The McDonaldization Of Business

“If we eat a thousand years of McDonald’s ham and potatoes, we will become taller, our skin will become white, and our hair will be blonde.” That’s a quote from Den Fujita, the Japanese billionaire who brought McDonald’s to Japan. This means that indeed foreign businesses embraced the McDonaldization of business, and the lifestyle of the irrationality of rationality. According to McDonaldization critics, if we let convenience and efficiency run rampant, it will lead us into the future of a homogenized world.

Sociologist George Ritzer, who coined the phrase McDonaldization, defines it as, the process by which the principles of fast food restaurants are coming to dominate more and more sectors of American society as well as the rest of the world. This process extends its practices to all types of businesses and lifestyles. As people adjust to business McDonaldization, it transcends their everyday lives.

McDonaldization consists of four elements: Efficiency, Calculability, Predictability and Control. Ritzer calls these the dimensions of McDonaldization and it is the four pillars on which capitalism is now building its empire. Through efficiency, the product or service is offered in the most direct way. Calculability is the belief of consumers that bigger is better, plus the idea that they get more for their money.
Assuming that many people don’t like surprises, businesses create homogeneous services or products that give consumers a sense of predictability to expect.

A high amount of control must be implemented to accomplish all of these dimensions. Ritzers focuses on controlling non-human substitution for human technology. By making tasks repetitive and forcing employees to refuse to think, employers can maintain closer control over them, {www. McDonaldization.com.} The McDonalds company lists this aspect as a company mission statement that exploits the strengths of the McDonalds system through innovation and technology,{.www. McDonalds.com. }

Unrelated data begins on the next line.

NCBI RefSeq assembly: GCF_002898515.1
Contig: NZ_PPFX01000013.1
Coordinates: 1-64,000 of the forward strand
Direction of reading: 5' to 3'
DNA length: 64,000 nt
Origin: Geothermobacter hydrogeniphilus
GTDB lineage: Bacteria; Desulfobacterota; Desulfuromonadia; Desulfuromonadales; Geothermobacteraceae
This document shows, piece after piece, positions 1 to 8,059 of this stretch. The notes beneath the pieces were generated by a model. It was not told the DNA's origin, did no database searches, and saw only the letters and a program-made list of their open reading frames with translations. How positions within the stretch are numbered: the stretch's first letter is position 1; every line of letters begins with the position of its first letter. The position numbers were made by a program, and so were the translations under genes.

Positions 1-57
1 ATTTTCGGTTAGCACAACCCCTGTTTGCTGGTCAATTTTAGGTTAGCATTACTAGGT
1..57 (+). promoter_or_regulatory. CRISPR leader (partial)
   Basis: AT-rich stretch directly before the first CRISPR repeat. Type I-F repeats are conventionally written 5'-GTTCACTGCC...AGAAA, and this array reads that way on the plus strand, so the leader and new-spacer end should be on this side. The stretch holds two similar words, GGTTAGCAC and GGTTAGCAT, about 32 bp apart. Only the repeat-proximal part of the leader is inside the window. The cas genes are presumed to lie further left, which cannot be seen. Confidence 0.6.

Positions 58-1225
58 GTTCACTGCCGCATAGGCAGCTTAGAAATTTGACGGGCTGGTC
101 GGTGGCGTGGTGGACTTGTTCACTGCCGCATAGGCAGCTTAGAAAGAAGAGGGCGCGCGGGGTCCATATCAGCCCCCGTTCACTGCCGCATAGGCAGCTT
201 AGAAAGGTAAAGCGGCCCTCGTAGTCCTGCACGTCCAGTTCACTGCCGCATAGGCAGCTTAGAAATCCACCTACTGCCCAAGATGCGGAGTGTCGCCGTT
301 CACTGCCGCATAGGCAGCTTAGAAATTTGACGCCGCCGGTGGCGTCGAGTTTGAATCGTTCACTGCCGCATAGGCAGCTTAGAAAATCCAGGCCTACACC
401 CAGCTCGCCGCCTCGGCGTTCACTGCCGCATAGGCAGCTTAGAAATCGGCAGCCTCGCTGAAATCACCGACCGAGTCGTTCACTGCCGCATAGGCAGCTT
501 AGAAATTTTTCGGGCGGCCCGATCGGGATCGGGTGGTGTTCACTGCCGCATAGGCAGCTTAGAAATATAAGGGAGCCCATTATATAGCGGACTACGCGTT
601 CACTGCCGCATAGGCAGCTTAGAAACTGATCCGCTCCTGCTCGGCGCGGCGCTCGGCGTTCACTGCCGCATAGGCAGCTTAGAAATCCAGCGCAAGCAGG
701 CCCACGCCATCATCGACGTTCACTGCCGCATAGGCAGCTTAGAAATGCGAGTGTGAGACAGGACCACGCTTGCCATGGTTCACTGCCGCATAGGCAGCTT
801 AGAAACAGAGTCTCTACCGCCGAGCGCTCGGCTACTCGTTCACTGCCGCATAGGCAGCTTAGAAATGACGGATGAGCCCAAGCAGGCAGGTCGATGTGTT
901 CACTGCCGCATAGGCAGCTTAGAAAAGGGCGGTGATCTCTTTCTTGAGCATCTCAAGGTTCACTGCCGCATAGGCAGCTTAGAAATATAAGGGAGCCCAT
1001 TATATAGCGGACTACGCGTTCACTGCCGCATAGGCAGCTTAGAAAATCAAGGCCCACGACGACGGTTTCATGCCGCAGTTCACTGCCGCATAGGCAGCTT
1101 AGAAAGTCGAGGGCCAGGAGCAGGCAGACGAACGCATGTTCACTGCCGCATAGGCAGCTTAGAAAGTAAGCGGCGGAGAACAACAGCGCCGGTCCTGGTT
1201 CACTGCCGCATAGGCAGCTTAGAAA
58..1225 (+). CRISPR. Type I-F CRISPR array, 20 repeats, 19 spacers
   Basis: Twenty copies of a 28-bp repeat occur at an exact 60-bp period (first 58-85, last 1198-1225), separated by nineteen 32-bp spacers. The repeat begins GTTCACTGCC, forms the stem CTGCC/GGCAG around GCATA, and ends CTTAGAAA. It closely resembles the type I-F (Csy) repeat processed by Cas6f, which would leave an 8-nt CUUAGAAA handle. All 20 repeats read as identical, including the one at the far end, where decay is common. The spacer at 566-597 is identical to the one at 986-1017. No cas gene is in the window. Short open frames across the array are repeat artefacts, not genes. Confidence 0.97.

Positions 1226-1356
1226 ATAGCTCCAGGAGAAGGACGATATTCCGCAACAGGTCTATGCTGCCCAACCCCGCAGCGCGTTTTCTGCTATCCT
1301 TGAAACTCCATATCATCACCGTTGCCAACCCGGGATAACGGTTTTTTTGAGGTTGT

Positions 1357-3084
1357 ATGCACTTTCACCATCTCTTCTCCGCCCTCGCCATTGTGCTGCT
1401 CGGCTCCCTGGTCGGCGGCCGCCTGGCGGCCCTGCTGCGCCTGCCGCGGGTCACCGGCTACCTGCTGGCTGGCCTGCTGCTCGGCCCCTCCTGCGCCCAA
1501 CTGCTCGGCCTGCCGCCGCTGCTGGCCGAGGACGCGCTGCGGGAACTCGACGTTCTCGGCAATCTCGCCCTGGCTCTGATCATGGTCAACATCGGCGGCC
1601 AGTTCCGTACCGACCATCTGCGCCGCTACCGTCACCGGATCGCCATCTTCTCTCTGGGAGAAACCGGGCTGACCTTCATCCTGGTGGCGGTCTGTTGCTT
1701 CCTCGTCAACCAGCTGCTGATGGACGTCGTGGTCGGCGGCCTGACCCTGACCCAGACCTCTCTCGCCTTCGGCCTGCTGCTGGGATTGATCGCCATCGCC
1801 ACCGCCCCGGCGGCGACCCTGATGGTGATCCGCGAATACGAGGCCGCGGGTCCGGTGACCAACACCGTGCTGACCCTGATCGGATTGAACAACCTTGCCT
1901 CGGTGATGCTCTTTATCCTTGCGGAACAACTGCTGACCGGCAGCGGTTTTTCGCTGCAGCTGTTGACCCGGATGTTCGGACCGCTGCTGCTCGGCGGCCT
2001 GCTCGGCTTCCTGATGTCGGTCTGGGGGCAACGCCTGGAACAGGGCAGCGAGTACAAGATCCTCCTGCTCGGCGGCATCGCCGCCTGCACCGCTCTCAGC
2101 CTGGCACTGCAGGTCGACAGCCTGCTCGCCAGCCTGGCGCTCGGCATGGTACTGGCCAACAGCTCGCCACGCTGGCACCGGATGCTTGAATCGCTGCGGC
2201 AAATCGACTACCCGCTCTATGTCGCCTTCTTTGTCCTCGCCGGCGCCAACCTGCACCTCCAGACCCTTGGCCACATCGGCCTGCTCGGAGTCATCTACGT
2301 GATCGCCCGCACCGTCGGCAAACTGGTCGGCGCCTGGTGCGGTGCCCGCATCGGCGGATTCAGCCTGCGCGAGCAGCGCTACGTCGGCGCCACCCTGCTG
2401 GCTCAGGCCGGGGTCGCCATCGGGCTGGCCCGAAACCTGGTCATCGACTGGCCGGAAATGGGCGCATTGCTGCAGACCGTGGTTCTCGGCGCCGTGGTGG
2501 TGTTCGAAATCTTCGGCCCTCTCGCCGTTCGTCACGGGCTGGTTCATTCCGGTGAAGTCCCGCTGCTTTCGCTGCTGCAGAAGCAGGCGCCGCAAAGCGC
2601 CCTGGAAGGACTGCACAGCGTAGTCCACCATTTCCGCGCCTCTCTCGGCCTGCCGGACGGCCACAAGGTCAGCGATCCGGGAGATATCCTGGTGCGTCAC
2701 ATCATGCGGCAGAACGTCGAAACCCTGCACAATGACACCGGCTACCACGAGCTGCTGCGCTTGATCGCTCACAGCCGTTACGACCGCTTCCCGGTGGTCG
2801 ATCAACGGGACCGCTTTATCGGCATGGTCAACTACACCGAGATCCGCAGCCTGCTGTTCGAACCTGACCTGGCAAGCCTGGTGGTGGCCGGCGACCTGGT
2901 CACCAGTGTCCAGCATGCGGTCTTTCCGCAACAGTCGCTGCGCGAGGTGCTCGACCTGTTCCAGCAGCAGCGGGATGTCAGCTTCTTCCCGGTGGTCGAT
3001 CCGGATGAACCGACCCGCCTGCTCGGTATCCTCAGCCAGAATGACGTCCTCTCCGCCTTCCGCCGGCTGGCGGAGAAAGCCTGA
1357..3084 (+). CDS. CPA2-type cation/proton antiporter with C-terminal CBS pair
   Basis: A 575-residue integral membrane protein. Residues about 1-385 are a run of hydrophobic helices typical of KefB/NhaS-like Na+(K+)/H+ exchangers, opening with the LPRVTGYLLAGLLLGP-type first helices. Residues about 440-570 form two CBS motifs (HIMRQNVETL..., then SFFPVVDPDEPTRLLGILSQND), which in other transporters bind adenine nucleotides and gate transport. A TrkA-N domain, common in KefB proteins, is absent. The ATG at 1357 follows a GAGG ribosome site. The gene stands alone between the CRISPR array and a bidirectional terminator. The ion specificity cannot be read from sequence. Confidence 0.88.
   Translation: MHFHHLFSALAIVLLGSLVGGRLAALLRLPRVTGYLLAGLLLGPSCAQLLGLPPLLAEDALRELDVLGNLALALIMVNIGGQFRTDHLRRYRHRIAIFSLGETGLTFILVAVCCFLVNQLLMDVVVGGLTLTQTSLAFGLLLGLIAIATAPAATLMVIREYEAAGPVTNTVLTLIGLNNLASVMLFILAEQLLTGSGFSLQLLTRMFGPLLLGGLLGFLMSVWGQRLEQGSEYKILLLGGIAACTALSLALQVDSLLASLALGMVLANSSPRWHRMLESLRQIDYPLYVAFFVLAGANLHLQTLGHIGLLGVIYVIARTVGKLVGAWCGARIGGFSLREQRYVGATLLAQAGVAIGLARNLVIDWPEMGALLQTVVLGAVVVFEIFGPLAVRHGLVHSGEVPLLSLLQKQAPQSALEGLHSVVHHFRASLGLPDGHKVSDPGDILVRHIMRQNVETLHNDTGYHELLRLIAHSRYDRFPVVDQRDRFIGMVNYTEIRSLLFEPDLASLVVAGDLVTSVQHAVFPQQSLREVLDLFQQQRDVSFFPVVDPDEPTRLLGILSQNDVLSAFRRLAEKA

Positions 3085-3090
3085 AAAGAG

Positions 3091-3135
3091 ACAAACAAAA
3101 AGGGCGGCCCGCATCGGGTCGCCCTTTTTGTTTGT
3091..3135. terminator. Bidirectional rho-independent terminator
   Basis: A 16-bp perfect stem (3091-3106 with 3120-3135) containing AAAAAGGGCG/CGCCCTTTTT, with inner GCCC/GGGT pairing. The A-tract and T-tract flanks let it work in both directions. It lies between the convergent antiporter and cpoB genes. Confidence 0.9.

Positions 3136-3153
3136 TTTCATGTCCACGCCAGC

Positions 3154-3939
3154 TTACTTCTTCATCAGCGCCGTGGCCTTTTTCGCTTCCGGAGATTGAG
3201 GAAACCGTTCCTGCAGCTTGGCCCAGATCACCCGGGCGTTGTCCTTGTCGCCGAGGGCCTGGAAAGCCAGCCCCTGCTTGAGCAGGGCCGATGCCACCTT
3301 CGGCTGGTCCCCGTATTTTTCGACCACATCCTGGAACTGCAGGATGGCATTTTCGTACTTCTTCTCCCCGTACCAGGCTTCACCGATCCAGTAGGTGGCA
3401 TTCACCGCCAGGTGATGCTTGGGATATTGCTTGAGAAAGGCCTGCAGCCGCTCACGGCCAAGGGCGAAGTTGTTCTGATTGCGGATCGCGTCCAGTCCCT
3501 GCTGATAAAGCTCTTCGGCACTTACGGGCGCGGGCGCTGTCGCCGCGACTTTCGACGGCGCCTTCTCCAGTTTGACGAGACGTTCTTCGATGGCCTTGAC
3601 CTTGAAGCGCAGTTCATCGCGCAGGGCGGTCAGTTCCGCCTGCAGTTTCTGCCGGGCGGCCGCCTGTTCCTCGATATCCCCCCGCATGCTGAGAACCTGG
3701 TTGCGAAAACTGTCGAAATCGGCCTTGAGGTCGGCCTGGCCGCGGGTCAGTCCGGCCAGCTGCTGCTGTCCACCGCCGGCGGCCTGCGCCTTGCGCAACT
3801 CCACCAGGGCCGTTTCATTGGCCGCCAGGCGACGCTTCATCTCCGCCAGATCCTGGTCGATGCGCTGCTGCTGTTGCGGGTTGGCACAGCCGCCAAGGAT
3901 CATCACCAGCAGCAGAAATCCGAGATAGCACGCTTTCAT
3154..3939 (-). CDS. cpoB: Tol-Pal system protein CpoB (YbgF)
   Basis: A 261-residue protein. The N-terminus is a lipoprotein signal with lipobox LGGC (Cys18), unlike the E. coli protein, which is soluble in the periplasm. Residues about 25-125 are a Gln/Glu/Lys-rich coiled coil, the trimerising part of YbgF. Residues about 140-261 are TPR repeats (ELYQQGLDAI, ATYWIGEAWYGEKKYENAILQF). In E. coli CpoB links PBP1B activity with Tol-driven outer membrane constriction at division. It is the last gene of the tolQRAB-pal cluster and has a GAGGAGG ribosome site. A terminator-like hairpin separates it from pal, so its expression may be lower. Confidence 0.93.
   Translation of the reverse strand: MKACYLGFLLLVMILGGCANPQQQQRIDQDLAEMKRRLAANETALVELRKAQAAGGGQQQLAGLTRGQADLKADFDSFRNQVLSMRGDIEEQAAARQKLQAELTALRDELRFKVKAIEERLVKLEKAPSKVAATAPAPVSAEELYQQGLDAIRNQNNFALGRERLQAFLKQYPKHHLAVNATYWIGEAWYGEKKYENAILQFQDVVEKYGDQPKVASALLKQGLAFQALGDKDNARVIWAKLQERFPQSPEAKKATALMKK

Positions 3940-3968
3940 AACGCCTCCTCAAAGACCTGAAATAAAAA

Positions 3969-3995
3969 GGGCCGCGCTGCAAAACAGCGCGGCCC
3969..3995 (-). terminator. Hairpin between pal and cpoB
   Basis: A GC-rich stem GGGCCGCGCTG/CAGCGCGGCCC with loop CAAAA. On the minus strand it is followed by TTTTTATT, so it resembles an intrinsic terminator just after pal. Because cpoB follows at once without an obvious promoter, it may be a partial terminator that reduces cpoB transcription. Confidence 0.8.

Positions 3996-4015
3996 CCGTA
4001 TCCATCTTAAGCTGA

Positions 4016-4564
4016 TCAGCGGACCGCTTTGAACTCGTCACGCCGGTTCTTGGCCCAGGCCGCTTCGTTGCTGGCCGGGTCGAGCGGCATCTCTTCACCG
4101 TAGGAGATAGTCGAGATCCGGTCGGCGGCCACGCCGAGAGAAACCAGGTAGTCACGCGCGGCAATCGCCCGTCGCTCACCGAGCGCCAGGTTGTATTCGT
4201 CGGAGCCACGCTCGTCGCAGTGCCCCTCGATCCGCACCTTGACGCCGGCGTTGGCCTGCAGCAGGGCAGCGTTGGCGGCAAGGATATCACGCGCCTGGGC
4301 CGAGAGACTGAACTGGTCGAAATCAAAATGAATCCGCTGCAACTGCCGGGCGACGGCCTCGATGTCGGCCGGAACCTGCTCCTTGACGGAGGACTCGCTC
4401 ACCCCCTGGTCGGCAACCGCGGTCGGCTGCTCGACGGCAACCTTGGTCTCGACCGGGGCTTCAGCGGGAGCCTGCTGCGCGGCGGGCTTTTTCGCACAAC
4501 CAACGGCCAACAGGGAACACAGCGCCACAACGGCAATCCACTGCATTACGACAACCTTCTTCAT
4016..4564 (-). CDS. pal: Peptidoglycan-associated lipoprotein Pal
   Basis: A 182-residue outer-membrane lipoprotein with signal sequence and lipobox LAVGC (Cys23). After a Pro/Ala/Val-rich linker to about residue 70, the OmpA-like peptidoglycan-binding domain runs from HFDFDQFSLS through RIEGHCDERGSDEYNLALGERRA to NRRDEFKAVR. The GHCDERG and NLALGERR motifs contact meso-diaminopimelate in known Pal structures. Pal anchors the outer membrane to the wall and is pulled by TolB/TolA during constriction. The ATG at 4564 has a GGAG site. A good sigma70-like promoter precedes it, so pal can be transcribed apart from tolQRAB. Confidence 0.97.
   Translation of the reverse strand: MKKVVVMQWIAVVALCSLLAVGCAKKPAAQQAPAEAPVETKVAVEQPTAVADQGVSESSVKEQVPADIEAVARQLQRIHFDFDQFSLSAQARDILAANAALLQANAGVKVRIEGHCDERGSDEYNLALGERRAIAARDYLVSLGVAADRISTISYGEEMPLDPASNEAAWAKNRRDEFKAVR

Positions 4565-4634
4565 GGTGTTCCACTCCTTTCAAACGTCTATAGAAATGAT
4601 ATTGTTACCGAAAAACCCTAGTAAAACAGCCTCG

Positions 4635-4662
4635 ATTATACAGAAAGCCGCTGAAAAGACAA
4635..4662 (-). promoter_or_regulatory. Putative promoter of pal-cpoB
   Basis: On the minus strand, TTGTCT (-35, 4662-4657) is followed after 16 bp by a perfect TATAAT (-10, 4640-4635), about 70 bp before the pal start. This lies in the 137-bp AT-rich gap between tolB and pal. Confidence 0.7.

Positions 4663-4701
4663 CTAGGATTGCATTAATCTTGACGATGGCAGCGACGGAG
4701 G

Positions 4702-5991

McDonaldization’s effects can be seen everywhere today and it reaches extremes. There are various stores, more than likely seen in suburban areas, such as Wal Mart, where you can shop for almost anything from food to clothing, develop your film and eye lenses in less than an hour, pump your gas, access an automated teller machine, eat at McDonald’s and grab some Starbucks. Additionally, everything can be done without interacting with a store employee using bank cards and automated checkout. Increased security surveillance compensates for obvious concerns with minimized employees participating in various ATMs, both enforcing the control dimension.

The practice of co-branding and franchise positioning within a franchise, McDonald’s in Wal Mart is creating an unbeatable convenience factor and this is just the tip of the McDonaldized iceberg.

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